It kind of sounds like you have a group of characters that you want to remove their plot armor. If the reader realizes that anyone can die, then they will be unsure who could be next, as any of the main characters could go.
Many people have named George RR Martin as someone who overdoes deaths, however it is unarguable that no one in the A Song Of Ice And Fire universe has any plot armor whatsoever, as central characters can drop at anytime. However, it can be noted that a lot of the characters appear to be dead, but end up returning to the story, meaning that death now is not even final. The mantle of permanent death has been removed, so that characters can potentially return.
A franchise that has overused this is the Marvel Cinematic Universe. So many main characters have come back from feigned death or the brink of death that it's now difficult to believe that even if a character does die, they won't just return at some point, robbing all of the deaths of their emotional impact.
So the trick is to balance between maintaining the emotional impact of deaths that do occur, against ensuring that the characters who will actually make it to the end are not necessarily guaranteed to make it in the reader's mind. It is definitely a tightrope walk.
I think in order to subvert expectations, you need to not allow any expectations. If there is a Chosen One who needs to make it to the end of the story along with a group of allies, then everyone knows that whilst any of the friends can die, the Chosen One can't. So making sure your group is all equal in their goal and their importance to it would be a good way to start.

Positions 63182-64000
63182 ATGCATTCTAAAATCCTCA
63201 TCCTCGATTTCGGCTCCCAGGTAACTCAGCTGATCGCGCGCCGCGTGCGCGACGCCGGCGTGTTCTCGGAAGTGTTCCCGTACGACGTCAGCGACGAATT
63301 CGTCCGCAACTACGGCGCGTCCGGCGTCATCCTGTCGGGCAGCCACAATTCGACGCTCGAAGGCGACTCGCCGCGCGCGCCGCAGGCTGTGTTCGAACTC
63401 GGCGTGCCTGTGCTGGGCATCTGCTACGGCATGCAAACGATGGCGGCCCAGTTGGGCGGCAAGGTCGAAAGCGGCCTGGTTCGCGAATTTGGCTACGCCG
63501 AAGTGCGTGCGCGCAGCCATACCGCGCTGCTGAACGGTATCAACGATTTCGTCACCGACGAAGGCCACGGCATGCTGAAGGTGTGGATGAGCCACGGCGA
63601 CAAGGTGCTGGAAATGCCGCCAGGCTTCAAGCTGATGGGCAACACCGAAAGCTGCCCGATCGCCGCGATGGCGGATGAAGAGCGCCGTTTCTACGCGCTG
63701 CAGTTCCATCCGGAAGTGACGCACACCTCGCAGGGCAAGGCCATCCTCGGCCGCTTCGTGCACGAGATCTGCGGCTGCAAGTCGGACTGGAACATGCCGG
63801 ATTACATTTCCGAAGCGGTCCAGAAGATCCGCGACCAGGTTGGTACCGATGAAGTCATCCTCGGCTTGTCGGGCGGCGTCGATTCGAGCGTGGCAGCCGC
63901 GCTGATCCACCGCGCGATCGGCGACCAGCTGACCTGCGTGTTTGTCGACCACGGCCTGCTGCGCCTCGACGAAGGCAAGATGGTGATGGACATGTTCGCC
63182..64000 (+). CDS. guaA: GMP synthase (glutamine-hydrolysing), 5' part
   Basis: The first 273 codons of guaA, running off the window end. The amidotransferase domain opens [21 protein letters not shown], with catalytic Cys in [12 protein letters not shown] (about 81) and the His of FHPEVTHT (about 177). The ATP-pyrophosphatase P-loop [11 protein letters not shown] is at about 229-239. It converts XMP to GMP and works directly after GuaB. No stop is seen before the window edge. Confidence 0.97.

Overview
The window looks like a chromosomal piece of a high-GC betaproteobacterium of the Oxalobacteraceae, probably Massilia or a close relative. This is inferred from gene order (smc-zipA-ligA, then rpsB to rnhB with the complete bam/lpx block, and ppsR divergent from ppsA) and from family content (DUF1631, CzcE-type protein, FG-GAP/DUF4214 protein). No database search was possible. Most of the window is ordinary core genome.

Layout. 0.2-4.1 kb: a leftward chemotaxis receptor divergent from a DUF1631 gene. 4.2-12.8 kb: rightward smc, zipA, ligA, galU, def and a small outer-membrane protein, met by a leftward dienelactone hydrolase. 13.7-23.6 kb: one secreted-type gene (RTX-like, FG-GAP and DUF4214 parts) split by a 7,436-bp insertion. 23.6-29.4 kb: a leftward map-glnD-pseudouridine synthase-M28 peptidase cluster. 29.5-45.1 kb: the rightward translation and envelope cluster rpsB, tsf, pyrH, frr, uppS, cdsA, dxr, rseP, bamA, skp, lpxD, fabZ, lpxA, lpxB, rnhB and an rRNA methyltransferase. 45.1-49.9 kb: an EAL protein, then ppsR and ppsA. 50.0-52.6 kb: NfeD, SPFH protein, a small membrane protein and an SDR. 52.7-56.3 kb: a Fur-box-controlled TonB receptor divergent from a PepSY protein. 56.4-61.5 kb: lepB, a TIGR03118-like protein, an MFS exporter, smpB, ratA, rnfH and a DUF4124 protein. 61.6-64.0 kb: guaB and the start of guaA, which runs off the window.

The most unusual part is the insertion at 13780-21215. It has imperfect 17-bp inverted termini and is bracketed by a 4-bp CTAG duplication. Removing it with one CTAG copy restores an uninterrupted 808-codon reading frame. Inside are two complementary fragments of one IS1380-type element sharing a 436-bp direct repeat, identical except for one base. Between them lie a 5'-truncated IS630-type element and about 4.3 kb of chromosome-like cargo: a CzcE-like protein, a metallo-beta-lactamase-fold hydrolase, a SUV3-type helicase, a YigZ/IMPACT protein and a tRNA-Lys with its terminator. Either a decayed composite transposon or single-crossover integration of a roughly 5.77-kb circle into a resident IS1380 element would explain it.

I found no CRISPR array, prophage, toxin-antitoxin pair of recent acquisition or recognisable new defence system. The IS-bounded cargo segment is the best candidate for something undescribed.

This is similar to if the POV character stays the same throughout the story; they cannot die because the story will end. It seems like you're doing the POV of a number of characters though, so that should help for the reader to be unaware who can and cannot be killed within the story.
Also, readers will know that as soon as someone pulls out a picture of their family, they are doomed. So if you want to establish the backstory and unique role for a character who is going to die in order to make their death more meaningful (instead of them just being disposable) then you will need to have all of the characters get an established backstory and unique role. This means no one stands out as being the fatefully tragic character, as they all have things to lose, so have the whole group pass around pictures of their own families.
Finally, make sure not to set people up for death. It needs to be believable that all of your characters can make it to the end, even if by the end few of them do. Readers will not want to emotionally invest in any character if they think there is only a 20% chance that they will live. Everyone needs to reach the end for their own reasons, the tragedy comes from when they really should have survived but didn't.